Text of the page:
It's far too early to make any objective comments about performance, not wanting to skate along on my arse on the delivery trip home.  That will have to wait until they are properly scrubbed in.  If they are as good as the Metzler 01's, last for a minimum of 10,000 km and are trustworthy at pace in the wet, I'll be a happy camper!

The ride home was one of those which are truly good for the soul.  No time constraints, beautifully warm and because it was late afternoon, very little traffic on the road.  New tyres meant not treating the road like a personal race track whch meant that I could chill and enjoy the spectacular views along 50 km of coast road.  Arriving in Coromandel at sunset, I pulled up at the wharf which is just a few hundred metres from our home on the ridge in the following photo.

 Sunset on Coromandel town wharf

Aren't days like this what we live for?  Good for the soul indeed and out fishing in the boat tomorrow.  This retirement business isn't too bad at all!

25 comments:

  1. Nice. Totally agree about fronts going off - it always amazes me how well the bike handles once a fresh one goes on...Connie is feeling new again with a new set of 4's on.

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  2. Hi Andrew,
    Absolutely! It felt really skittish as soon as I left the dealer. New tyres always feel like that but also, the pressures were set to the manual and I have mine a tad lower than that. Anything new on the horizon, or planning to keep the Connie forever? The Suzuki will need a new rear shock later this year. Nitron I think.

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    1. Always looking but the Connie is not going anywhere - after all she only has 147,000km on her. Just read of one with 400,000 and still going strong.

      I have wondered about giving her a suspension themed birthday at some stage.

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    2. Excellent! Yeah, those bike in line 4's last forever. Good suspension makes so much difference.

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  3. Nice write up as always Geoff. It makes me more than a bit envious sat here in Upper Hutt on course!

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  4. Thanks Lee,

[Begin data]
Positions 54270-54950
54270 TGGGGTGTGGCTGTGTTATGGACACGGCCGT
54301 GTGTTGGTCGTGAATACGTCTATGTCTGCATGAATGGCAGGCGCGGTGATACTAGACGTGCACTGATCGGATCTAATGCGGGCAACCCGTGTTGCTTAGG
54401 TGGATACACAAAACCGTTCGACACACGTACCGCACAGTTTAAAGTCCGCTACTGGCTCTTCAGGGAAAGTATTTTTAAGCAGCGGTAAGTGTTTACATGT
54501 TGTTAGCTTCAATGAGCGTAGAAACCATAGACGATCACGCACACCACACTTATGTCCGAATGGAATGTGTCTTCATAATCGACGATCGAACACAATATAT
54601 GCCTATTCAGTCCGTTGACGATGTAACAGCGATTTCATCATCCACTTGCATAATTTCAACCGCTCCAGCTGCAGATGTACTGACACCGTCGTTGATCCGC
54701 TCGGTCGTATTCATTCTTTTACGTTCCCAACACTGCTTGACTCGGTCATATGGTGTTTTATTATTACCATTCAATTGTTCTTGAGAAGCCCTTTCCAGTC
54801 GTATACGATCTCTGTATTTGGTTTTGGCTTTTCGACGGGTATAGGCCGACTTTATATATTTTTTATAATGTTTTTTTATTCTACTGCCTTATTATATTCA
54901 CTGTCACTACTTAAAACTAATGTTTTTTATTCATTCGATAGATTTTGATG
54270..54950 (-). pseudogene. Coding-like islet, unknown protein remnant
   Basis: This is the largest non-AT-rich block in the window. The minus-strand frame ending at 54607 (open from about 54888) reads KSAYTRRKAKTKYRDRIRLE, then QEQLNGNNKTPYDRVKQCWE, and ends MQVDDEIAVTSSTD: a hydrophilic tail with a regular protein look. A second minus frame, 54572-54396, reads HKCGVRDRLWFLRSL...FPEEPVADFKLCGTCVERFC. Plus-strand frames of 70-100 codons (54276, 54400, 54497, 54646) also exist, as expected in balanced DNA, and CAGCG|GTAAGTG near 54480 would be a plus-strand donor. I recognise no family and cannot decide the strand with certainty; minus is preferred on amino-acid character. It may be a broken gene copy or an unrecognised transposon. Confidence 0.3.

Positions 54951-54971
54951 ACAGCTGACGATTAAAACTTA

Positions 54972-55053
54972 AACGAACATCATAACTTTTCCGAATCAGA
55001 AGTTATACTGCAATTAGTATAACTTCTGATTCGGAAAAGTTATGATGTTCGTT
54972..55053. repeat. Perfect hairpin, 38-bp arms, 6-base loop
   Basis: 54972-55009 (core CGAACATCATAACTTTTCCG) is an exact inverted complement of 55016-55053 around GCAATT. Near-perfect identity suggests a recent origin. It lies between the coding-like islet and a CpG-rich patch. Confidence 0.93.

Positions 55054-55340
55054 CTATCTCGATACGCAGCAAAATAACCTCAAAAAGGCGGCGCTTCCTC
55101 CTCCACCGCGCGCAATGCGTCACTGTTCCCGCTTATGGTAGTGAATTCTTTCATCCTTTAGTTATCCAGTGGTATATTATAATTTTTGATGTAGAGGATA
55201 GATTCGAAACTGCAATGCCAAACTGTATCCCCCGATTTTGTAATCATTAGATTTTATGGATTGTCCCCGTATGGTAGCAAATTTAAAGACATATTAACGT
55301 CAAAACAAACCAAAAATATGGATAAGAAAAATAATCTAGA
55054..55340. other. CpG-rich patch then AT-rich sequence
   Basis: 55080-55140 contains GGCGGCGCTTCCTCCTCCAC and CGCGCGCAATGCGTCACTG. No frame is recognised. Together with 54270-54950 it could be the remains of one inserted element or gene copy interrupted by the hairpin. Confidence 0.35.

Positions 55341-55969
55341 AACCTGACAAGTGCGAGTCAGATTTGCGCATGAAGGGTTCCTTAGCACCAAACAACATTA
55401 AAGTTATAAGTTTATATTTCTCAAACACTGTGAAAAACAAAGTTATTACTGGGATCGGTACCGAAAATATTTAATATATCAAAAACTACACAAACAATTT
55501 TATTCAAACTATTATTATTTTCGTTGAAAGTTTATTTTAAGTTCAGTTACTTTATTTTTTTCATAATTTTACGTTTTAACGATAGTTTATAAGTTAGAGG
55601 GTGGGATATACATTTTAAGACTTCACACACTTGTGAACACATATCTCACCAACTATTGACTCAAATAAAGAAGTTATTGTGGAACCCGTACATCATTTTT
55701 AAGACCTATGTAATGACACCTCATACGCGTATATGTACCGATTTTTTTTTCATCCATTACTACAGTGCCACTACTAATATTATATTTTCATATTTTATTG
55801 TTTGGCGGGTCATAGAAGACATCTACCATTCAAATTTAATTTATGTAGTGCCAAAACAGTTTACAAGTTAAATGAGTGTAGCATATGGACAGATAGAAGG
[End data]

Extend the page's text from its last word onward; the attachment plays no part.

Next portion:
Yep, a course of several months duration is a tough call but should be worth it in the long term. Take one of your bikes out to Makara whilst you're stuck in Wellington - great biking road and close to town! Go up to the wind farm whilst you're there.

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    1. Oh, and just to rub it in, I'm down in the Waikato on an IAM observed ride on Saturday. Weather forecast is superb! :-P

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    2. Flyboy has left a new comment on your post "Tyres and other stuff":

      I love that last photo Geoff. Great timing!
      On another note, is “repellency” really a word?? ;

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  5. Cheers Dave,
    I had to make a wee bit of "progress" to get there in time, but nothing which would be frowned at too much! Nope, don't think it is a word but everyone seems to murder the English language these days, especially the press!

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  6. Saw a copy of that model R9 at the local BMW dealer a few weeks ago and it immediately brought to mind the Norton Commando John Player Special - a bike I lusted after big time back in the 70s. As pretty as it is though, I don't think my aging and abused back would be too happy after about 30 minutes in the saddle.

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    1. Ah - good point about the John Player Nortons! Yep, back, wrists and knees would take a hiding on it. I had to put,slightly,lowered footpegs on the current bike to take the stress off my knees after a few hours in the saddle.

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  7. Hi Geoff
    New rubber is always good, it makes the bike feel like new again. I'll be interested to see how long you get out of the new PR5's.

    Absolutely loving that last shot of the bike on the Coro Pier. Is that a phone pic?

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    1. Hi Steve,
      You're dead right about that! I was out yesterday for a fairly brisk ride with a couple of IAM guys through the Waikato back roads and the Road 5's behaved just like a sport tyre when leaned over - terrific grip.